The Straight Dope

Go Back   Straight Dope Message Board > Main > General Questions

Reply
 
Thread Tools Display Modes
  #1  
Old 08-25-2009, 03:37 PM
YogSosoth YogSosoth is offline
Guest
 
Join Date: Nov 2008
How come when you close your eyes, you lose your balance?

Knowing that balance is controlled by stuff in your inner ear, I find it odd that whenever I'm trying to balance and close my eyes, it becomes really really hard. I have a theory on that, but don't know if its right. My thinking is that when you have your eyes open, you subtlely correct your body's movements by adjusting your body against a fixed position, and that you do this whether or not you are conscious of it. When you have your eyes closed, there is nothing but darkness to correct your position, so you lose your balance.
Reply With Quote
Advertisements  
  #2  
Old 08-25-2009, 03:47 PM
picunurse picunurse is offline
Member
 
Join Date: Mar 2003
Location: Seattle
Posts: 11,467
Being unable to maintain balance with closed eyes is not normal

See your healthcare provider.
Reply With Quote
  #3  
Old 08-25-2009, 03:51 PM
Giles Giles is offline
Charter Member
 
Join Date: Apr 2004
Location: Newcastle NSW
Posts: 11,999
It's not just your inner ear that helps you keep balanced with closed eyes: it's also the pressure on your feet. To keep upright, you try to keep left and right, and front and back, balanced in pressure.
Reply With Quote
  #4  
Old 08-25-2009, 04:10 PM
Superfluous Parentheses Superfluous Parentheses is offline
Guest
 
Join Date: Dec 2007
I'm not giving out medical advice, and it does seem strange to me that you can't balance well with your eyes closed, but visual cues do play a fairly important part in balancing. Anyone who's been below decks on a ship in rough weather can tell you that - it's much easier to maintain balance on a tilting platform when you can see the horizon.
Reply With Quote
  #5  
Old 08-25-2009, 04:24 PM
janeslogin janeslogin is offline
Guest
 
Join Date: Aug 2008
I cannot do some common neurological tests with my eyes closed. Neurologist have a word for it and it is in my records so doctors don't ask me to do those tests.

I have often wondered what I should say if stopped by a cop and asked to do some of those silly have-you-been-drinking tests.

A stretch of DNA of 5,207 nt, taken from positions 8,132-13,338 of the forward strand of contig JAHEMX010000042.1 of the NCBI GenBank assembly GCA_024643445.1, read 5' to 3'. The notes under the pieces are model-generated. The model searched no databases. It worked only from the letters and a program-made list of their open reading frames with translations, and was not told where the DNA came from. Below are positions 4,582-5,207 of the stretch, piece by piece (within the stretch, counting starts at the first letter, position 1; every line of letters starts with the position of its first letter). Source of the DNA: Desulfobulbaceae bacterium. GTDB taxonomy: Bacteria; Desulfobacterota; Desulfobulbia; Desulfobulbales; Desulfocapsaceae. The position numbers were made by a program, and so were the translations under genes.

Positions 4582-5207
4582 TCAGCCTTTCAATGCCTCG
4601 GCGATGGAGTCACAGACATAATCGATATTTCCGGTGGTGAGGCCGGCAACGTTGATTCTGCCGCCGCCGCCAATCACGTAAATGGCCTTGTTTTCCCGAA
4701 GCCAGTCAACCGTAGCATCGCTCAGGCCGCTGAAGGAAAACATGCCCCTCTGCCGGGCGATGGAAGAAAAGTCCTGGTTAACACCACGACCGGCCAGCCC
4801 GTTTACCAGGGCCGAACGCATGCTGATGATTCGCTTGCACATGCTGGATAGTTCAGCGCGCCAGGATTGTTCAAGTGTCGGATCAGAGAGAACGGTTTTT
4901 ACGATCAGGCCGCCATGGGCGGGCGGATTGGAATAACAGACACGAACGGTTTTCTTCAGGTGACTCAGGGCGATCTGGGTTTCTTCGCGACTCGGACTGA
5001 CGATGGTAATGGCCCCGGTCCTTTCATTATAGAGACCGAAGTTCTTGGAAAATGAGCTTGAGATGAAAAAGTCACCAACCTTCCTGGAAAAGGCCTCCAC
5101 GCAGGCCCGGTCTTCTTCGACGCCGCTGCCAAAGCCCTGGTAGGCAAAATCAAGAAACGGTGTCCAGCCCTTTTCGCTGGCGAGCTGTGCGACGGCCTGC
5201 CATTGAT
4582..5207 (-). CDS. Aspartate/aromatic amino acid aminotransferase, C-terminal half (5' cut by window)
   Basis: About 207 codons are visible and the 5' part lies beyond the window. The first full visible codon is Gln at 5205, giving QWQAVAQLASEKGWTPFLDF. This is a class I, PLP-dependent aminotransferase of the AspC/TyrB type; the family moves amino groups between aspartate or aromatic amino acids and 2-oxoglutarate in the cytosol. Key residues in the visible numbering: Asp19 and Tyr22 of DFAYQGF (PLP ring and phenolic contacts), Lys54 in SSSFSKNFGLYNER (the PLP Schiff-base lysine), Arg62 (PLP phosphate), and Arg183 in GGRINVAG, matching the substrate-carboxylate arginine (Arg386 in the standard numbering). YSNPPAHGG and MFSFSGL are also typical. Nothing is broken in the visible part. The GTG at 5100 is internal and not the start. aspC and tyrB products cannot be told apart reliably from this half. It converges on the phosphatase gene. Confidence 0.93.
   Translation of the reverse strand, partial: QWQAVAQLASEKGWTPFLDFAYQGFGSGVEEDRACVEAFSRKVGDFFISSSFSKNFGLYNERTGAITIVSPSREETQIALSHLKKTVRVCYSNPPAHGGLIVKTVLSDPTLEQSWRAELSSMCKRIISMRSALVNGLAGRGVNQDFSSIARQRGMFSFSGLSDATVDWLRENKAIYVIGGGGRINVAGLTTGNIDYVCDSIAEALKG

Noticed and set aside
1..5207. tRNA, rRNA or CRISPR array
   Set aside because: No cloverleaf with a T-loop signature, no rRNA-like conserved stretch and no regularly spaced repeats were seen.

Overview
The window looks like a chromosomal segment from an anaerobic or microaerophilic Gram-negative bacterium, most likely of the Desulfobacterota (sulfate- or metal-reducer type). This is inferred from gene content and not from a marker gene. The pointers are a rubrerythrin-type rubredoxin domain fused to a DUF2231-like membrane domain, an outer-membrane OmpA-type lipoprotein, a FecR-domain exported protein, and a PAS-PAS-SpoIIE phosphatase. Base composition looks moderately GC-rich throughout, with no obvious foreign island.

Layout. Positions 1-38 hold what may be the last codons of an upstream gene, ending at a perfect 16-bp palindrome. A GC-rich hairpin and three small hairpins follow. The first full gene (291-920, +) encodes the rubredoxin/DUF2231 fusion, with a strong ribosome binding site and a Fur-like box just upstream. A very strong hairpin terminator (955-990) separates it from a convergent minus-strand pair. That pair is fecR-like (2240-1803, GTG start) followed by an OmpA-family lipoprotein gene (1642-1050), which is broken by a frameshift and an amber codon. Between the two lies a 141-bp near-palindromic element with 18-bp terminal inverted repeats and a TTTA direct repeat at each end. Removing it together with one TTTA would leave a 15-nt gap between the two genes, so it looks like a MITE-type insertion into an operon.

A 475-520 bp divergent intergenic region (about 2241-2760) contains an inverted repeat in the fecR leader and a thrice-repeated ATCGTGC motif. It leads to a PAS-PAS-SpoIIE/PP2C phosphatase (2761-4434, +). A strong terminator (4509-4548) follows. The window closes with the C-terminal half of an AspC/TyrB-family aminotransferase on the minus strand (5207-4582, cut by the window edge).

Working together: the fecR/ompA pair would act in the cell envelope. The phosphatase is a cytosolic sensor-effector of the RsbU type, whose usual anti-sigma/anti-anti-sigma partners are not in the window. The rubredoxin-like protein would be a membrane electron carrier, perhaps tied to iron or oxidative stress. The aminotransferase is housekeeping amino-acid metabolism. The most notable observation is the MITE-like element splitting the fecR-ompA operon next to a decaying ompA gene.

Reply With Quote
  #6  
Old 08-25-2009, 04:41 PM
Squink Squink is offline
Guest
 
Join Date: Oct 2000
Quote:
Originally Posted by picunurse View Post
Being unable to maintain balance with closed eyes is not normal
Yes, and when you have some darn bug infesting your inner ear, and you have to rely on visual cues for balance, it takes up a hellish fraction of your total processing power to reject the ear's bad information and use the good stuff from the eyes.
Reply With Quote
  #7  
Old 08-25-2009, 07:31 PM
KarlGauss KarlGauss is offline
Out of the slimy mud of words
Charter Member
 
Join Date: Mar 2000
Location: Between pole and tropic
Posts: 6,963
Assuming the cerebellum* is intact, you need at least two of the following three things to keep your balance:

1. vision
2. intact vestibular apparatus (in the inner ear; basically a set of gyroscopes)
3. proprioception (awareness of the position and angles of your joints)

In the Romberg test, you close your eyes thus removing vision from the list. If either your vestibular apparatus or proprioception isn't working, you'll fall over.

Someone who falls over after closing their eyes, has done their own, positive Romberg test.

To help understand the good link above, I'll note that proprioception nerve impulses travel up the spinal cord in the so-called 'dorsal columns' (the back side of the cord). Disease or damage there, causes loss of proprioception.

*that separate part of the brain which, among other things, fine tunes all motor (muscle) activity and movement.
Reply With Quote
  #8  
Old 08-25-2009, 09:38 PM
Spud Spud is offline
Guest
 
Join Date: Jul 1999
Damn... all these real answers make my "cuz you're drunk" answer seem a little shallow.
Reply With Quote
  #9  
Old 08-26-2009, 01:45 AM
Lok Lok is offline
Charter Member
 
Join Date: Jul 2000
Location: Northwest Ohio, USA
Posts: 2,533
Quote:
Originally Posted by picunurse View Post
Being unable to maintain balance with closed eyes is not normal

See your healthcare provider.
Quote:
Originally Posted by Superfluous Parentheses View Post